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Predicting Change in the Alzheimer's Brain

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Magnetic resonance imaging brain scans.

Researchers at the Massachusetts Institute of Technology are working on a computer system that can take advantage of multiple types of data to help predict the effects of disease on the anatomy of the human brain.

Credit: MIT News

Massachusetts Institute of Technology (MIT) researchers are developing a computer system that uses multiple types of data to help predict the effects of disease on brain anatomy.

The researchers trained a machine-learning system on magnetic resonance imaging (MRI) data from patients with neurodegenerative diseases and found supplementing that training with other patient information improved the system's predictions.

"We take our model, and we turn off the genetic information and the demographic and clinical information, and we see that with combined information, we can predict anatomical changes better," says MIT professor Polina Golland.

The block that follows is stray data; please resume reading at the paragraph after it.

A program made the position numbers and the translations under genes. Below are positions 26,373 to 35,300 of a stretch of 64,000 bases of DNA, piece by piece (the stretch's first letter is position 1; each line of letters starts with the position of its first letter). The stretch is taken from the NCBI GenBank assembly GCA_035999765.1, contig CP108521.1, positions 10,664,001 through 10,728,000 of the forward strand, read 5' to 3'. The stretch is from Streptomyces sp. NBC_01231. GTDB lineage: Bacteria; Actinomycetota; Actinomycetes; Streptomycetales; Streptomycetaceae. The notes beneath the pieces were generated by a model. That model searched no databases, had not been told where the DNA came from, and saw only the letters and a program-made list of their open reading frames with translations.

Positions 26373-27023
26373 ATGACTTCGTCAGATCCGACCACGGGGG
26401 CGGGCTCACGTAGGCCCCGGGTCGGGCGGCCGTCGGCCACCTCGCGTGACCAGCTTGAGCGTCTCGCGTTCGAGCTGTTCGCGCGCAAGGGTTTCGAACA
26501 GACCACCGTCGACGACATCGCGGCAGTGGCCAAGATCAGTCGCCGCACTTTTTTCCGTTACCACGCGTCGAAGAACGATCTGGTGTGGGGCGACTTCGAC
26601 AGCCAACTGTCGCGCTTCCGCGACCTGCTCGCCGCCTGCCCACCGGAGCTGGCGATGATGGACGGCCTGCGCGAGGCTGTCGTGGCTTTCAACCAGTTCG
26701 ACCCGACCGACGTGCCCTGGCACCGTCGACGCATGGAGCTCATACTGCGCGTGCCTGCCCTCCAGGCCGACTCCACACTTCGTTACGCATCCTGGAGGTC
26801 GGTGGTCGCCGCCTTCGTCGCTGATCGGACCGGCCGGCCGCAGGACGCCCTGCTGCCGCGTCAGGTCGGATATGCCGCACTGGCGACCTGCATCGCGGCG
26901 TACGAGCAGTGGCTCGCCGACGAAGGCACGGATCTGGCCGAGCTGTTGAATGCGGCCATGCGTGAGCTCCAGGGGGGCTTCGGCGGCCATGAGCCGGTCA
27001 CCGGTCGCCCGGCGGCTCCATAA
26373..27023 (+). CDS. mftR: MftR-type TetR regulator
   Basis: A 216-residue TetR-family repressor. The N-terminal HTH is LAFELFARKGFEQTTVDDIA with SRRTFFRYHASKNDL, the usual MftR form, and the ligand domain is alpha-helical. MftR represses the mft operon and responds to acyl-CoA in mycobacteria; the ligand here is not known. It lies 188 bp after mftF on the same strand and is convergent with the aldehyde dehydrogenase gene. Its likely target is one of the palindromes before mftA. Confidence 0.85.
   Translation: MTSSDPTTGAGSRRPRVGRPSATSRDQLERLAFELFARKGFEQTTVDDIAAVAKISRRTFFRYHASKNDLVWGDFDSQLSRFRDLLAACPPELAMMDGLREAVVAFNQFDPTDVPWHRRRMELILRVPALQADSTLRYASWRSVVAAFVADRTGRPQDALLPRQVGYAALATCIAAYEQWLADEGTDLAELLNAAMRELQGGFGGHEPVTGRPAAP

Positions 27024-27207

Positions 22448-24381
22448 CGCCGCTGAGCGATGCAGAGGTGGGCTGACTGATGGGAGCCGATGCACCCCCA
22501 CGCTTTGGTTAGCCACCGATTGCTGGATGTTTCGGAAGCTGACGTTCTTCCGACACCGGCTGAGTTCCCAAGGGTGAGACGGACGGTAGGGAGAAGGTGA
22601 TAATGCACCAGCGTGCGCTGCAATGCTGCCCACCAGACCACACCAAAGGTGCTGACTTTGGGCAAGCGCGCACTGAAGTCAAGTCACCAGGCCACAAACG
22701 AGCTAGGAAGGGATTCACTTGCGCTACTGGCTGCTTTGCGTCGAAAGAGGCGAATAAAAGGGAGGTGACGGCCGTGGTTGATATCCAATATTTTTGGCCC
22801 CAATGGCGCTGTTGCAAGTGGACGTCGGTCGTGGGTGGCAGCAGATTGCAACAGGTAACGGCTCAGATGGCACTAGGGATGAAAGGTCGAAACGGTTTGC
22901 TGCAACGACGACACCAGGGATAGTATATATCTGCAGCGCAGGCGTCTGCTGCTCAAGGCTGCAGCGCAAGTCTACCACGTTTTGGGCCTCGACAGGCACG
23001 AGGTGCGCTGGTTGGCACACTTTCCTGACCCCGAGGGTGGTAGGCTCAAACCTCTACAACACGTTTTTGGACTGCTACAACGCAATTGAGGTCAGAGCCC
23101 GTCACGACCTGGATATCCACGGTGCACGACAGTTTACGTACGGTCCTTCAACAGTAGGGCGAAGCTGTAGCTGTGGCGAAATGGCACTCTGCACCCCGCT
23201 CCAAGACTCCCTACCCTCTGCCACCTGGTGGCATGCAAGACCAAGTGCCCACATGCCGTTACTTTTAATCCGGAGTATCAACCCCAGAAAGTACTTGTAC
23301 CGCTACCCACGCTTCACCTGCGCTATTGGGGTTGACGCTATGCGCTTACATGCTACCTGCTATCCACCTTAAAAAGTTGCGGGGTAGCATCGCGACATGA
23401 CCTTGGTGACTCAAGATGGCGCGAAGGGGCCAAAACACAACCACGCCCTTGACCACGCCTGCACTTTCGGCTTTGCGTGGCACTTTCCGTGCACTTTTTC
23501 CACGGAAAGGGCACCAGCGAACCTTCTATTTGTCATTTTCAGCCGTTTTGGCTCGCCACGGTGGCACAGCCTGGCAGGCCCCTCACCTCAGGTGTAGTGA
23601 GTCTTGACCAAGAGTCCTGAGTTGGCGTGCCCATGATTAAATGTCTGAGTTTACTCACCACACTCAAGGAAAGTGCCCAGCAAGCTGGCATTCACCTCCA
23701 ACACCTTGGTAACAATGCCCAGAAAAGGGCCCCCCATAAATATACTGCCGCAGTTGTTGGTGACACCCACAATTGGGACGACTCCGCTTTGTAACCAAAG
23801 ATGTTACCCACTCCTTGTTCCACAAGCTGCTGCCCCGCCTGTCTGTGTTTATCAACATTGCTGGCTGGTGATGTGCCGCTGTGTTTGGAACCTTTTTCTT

The researchers used data from the Alzheimer's Disease Neuroimaging Initiative, which includes MRI scans of the same subjects taken months or years apart. Each scan is represented as a three-dimensional model consisting of millions of voxels, and the researchers produced a generic brain template by averaging the voxel values of hundreds of randomly selected MRI scans. They then characterized each scan in the training set for the machine-learning algorithm.

The researchers conducted several experiments, including one in which they trained the system on scans of both healthy subjects and those displaying evidence of mild cognitive impairment. In that experiment, the researchers trained the system twice, once using just the MRI scans and the second time adding additional information to the scans; in cases where there were significant changes, the supplementary data made a significant difference.

From MIT News
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Abstracts Copyright © 2015 Information Inc., Bethesda, Maryland, USA


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